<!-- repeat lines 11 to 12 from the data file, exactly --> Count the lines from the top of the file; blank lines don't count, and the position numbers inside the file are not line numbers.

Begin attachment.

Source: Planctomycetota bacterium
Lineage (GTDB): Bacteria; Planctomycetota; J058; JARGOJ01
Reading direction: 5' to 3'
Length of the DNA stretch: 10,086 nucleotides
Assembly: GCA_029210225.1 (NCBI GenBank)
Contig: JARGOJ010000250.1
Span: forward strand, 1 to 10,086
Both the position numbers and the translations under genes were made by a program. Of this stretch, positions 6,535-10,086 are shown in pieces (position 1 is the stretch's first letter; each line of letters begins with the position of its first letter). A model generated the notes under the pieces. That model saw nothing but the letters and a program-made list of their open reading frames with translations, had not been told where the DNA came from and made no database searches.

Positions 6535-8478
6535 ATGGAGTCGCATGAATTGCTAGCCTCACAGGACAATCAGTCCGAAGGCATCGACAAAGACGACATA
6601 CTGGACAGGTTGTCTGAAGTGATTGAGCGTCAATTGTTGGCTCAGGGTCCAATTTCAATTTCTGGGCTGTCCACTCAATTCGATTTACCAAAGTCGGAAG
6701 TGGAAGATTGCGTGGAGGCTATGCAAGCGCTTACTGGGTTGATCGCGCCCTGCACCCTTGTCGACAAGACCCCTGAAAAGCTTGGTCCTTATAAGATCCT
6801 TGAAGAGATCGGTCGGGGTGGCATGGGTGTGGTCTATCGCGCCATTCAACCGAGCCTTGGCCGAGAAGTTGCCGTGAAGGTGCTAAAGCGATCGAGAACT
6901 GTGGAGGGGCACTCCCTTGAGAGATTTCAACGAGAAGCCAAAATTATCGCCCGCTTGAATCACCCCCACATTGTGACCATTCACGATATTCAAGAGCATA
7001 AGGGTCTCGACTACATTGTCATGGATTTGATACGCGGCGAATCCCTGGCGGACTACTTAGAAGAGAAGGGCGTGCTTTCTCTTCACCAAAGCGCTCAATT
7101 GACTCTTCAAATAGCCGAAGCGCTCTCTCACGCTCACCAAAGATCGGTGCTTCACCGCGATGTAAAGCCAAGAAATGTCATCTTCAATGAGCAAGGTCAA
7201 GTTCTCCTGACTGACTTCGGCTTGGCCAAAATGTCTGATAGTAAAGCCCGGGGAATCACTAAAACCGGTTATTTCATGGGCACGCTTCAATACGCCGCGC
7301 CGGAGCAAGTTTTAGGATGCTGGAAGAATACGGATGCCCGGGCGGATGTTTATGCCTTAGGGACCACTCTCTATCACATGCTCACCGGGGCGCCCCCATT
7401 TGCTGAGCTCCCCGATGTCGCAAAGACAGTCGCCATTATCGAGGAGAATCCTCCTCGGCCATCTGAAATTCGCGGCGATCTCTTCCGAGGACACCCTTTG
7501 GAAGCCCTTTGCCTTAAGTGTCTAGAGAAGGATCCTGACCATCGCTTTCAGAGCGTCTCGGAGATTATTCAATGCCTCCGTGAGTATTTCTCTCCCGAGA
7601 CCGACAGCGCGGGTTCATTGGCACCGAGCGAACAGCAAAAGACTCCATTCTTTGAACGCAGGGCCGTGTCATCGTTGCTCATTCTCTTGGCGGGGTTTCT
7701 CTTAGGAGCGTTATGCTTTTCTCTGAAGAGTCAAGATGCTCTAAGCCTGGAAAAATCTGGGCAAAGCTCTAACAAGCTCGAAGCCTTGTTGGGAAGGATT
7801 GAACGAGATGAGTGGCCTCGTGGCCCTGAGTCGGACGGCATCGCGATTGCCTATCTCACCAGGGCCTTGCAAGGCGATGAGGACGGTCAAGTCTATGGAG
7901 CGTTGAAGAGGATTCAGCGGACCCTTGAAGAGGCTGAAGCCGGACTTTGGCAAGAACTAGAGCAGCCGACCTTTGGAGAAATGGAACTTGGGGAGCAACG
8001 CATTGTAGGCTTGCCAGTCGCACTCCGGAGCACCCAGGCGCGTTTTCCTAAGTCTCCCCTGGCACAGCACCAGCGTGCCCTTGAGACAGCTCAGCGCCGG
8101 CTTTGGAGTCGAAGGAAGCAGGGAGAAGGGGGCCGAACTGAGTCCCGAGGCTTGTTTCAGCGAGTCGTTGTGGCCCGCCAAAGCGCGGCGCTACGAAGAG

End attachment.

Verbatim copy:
6601 CTGGACAGGTTGTCTGAAGTGATTGAGCGTCAATTGTTGGCTCAGGGTCCAATTTCAATTTCTGGGCTGTCCACTCAATTCGATTTACCAAAGTCGGAAG
6701 TGGAAGATTGCGTGGAGGCTATGCAAGCGCTTACTGGGTTGATCGCGCCCTGCACCCTTGTCGACAAGACCCCTGAAAAGCTTGGTCCTTATAAGATCCT